We fielded 132 infantry battalions, 36 cavalry regiments and 50 guns - an approximate total of 4,000 figures. The table was 27ft long by 6ft wide.
|Clausel launches the Chasseur Brigade towards Calvariza....|
|Right flank - British still hold Cristoval and threaten to recover the ford|
More photos and descriptions at
Here is the real historical background.
Following the victory at Salamanca on 22 July 1812 Wellington went on to liberate Madrid and then leaving Hill with half of the allied army to hold Madrid and Toledo turned his attention to the siege of Burgos.
Lacking sufficient heavy artillery and the skilful defence of the castle by Dubreton this proved beyond the powers of his army. Threatened by a reorganised and reinforced Army of Portugal under Souham Wellington raised the siege of Burgos on 21 October. He quietly slipped away, undetected by the French until late on 22 October. The drawn Battle of Venta del Pozo was fought on the 23rd. Between 25 and 29 October, Souham and Wellington fought a series of actions along the Pisuerga and Carrión Rivers at Palencia, Villamuriel de Cerrato, and Tordesillas which are collectively called the Battle of Tordesillas. When the French seized the bridge over the Duero River at Tordesillas on the 29th, Wellington was compelled to order a further retreat.
On 29 October, Hill received Wellington's positive order to abandon Madrid in the face of the advance of the combined forces of Soult and King Joseph from Valencia and march to join him. After a clash with Soult's advance guard at Perales de Tajuña on the 30th, Hill broke contact and withdrew in the direction of Alba de Tormes. Joseph re-entered his capital on 2 November. Anxious to destroy the British, Joseph and Soult rushed after them without bothering to leave a large garrison in Madrid.
The Allied retreats continued until Wellington and Hill joined forces on 8 November near Alba de Tormes south east of Salamanca. By 11 November, the combined French armies faced Wellington's Allied army near the old Salamanca battlefield. This is the starting point of this game.
|View of French centre and right - Spanish about to attack near windmill|
The Anglo/Portuguese/Spanish army is deployed in a line with the right at Alba de Tormes on the river Tormes, the centre on the low ridge at Calvariza Ariba with the left separated by the Tormes from the centre at San Christoval. Note that Alba de Tormes itself is of the table to the south. The combined French armies are deployed on the east bank of the Tormes and to the east of San Cristoval north of the line of the Tormes
The River Tormes runs north behind the east edge of the table before veering west across the table towards Salamanca which is of table to the west. The Tormes is fordable at many points above Salamanca towards Alba especially on its northern run between Huerta and Villa Gonzalo.
|View from French left - Jourdans attack well underway - despondent Brits in background|
The British players from south to north were Chris Henry (Clinton), Angus Konstam (Ned Packenham), John Glass (D’Espana), John Perkin (Wellington and Leith) and Chris Stone (Lowry Cole). The French players from south to north were Ken Pearce (Jourdan), Dave Imrie (Clausel), myself (Soult) and Jack Glanville (D’Erlon). Donald Adamson (King Joseph) based his headquarters in the fine buildings of the convent of Huerta beside my command.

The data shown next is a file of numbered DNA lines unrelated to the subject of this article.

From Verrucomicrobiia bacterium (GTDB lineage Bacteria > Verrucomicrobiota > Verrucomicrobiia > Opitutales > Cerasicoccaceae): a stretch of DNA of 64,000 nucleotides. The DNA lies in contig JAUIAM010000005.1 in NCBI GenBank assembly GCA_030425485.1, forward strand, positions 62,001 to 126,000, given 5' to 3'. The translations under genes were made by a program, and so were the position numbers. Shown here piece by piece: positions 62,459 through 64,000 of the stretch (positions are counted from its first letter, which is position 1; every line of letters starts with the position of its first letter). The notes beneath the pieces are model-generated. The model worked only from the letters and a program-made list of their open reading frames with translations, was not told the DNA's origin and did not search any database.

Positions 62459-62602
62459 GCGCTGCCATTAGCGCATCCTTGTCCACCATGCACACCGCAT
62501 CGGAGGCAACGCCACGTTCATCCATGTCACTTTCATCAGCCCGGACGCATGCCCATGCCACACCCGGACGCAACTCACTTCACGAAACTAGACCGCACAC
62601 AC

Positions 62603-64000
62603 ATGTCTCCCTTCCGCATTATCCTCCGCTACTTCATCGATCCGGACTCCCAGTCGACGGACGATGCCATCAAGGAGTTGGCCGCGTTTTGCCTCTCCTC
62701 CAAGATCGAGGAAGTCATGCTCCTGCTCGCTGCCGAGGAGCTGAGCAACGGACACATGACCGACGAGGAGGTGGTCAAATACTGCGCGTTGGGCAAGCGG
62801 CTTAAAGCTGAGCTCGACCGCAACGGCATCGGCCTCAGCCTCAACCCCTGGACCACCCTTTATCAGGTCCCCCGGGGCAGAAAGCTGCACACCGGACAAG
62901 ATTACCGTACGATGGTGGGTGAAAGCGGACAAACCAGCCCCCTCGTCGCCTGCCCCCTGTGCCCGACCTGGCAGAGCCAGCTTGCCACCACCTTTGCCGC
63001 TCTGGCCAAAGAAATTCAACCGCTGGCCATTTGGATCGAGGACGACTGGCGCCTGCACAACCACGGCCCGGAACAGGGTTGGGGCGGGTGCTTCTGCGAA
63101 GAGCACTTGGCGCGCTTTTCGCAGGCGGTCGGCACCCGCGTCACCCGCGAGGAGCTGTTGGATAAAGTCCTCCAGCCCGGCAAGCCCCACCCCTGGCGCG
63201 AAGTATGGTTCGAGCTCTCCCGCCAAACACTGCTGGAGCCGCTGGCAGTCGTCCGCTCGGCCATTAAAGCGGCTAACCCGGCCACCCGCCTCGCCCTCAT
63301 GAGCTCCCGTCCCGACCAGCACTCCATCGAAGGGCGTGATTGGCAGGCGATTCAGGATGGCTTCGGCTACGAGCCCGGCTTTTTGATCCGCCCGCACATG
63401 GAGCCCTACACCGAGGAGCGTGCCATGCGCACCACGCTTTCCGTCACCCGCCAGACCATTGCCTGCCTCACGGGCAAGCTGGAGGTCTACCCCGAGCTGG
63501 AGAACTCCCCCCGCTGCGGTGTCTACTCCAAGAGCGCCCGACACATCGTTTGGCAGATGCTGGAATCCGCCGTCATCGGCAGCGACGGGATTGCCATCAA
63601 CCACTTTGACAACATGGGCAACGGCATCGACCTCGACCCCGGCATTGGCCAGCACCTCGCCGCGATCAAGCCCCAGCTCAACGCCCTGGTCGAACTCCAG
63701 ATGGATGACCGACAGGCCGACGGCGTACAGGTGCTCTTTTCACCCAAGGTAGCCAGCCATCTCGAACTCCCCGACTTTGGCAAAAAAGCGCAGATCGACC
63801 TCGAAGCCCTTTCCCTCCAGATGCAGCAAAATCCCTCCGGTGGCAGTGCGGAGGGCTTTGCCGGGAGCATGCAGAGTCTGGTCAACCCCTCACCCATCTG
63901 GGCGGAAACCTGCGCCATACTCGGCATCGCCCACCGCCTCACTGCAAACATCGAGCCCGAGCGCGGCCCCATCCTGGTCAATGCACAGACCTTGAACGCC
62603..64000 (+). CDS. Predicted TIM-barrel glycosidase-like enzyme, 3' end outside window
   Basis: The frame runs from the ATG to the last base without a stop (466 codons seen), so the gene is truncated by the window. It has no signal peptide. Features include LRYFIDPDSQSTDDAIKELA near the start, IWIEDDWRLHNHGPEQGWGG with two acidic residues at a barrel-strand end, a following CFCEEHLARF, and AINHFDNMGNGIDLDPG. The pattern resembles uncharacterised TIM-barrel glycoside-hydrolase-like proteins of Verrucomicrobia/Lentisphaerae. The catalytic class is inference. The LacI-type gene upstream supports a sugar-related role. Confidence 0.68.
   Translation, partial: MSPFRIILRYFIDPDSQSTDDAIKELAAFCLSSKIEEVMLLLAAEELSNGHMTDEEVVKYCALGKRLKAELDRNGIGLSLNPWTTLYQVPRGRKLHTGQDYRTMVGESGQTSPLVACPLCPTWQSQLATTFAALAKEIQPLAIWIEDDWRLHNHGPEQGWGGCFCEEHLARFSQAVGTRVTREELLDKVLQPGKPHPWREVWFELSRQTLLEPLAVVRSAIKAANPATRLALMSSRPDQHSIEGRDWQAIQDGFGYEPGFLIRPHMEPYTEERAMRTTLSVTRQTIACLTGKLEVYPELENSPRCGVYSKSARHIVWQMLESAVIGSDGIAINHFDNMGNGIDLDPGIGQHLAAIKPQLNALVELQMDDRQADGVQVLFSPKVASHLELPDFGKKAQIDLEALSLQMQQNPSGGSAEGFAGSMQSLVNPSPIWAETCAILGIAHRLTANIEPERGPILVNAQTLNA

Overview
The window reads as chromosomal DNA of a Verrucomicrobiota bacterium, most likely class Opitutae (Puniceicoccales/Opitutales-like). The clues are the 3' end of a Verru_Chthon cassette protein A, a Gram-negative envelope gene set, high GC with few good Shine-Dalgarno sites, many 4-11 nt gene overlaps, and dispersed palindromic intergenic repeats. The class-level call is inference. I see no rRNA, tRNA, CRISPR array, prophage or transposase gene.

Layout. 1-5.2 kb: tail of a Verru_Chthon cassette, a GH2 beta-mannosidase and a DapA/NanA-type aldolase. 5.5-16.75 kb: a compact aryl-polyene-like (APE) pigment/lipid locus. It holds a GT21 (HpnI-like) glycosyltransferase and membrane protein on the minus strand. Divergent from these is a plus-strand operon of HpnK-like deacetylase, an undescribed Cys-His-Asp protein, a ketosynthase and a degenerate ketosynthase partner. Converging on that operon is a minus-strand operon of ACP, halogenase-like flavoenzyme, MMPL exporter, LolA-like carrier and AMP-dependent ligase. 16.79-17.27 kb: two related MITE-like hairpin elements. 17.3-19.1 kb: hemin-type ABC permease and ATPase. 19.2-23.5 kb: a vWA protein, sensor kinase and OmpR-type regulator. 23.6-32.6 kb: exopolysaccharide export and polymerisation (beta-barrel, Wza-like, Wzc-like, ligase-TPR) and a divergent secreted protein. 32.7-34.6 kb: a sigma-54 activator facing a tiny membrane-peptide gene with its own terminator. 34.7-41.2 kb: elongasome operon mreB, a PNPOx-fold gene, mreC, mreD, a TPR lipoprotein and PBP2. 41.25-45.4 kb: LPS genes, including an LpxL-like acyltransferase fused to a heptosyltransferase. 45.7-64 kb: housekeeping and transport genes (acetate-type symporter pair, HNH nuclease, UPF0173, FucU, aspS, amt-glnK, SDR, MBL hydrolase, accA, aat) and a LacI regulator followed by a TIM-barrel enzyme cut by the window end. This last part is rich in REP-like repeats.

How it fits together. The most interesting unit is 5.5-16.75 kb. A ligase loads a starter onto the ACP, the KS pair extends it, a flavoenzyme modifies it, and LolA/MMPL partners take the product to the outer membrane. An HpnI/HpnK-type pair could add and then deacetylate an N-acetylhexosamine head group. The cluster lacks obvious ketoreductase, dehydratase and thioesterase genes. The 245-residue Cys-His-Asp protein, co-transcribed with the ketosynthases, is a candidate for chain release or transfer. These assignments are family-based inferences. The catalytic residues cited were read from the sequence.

The British had 12 brigades deployed on the table at the beginning of the game split equally across its 3 quarters. They had a further 6 brigades in local reserve with a distant reserve of 2 more brigades under Wellington’s direct command.
The French had 20 Brigades in their initial strike force with 6 on each flank and 4 in each of the centre commands. Some of these brigades began on table and the others could be attempted to be ordered on one per turn per table quarter. The French had a further 7 brigades in a general reserve with 2 allocated behind each flank and 3 to the centre. The French plan was a double envelopment with their massed forces on the flanks with the centre acting defensively except Clausel who also had to support Jourdans attack in the south.
|Spanish develop attack in centre. King Josephs guard hold firm....|
How the game played
As planned the French launched their attacks on each flank. Only in the centre right (my command) was the build-up of the strike force effected by poor command rolls .
|Vistula legion veterans lead Derlons advance....|
|Lancers versus light dragoons - a long struggle of charge and countercharge|
|British hold firm but French still have the numbers....|
With this attack stalled Clause then launched his Chasseur brigade forward in an impressive 4 battalion massed column against the Portuguese defending near the church of Calvariza. The eventually drove back the front battalion of Portuguese but at the end of the game the Portuguese were still facing them in warlike formation and firmly held the old church building.
|Portuguese holding firm at Calvariza....|
My 2 French infantry brigades made a brave defence even breaking charging British and Spanish infantry with steady closing fire. My brigade near Huerta was reduced to a single battalion but it was reinforced by a brigade of D’Erlons which crossed the river by a secret ford and was led into the action by King Joseph himself. I confidently committed my French dragoon brigade against the Combined Portuguese and Spanish cavalry but a shaken stationary Portuguese light dragoon regiment managed to defeat both my regiments in turn. Eventually after some urgent rallying of the dragoons they succeeded in driving the Spanish horse back beyond the ridge of Calvariza.
|Dragoons ride to their initial defeat by the Portuguese.....|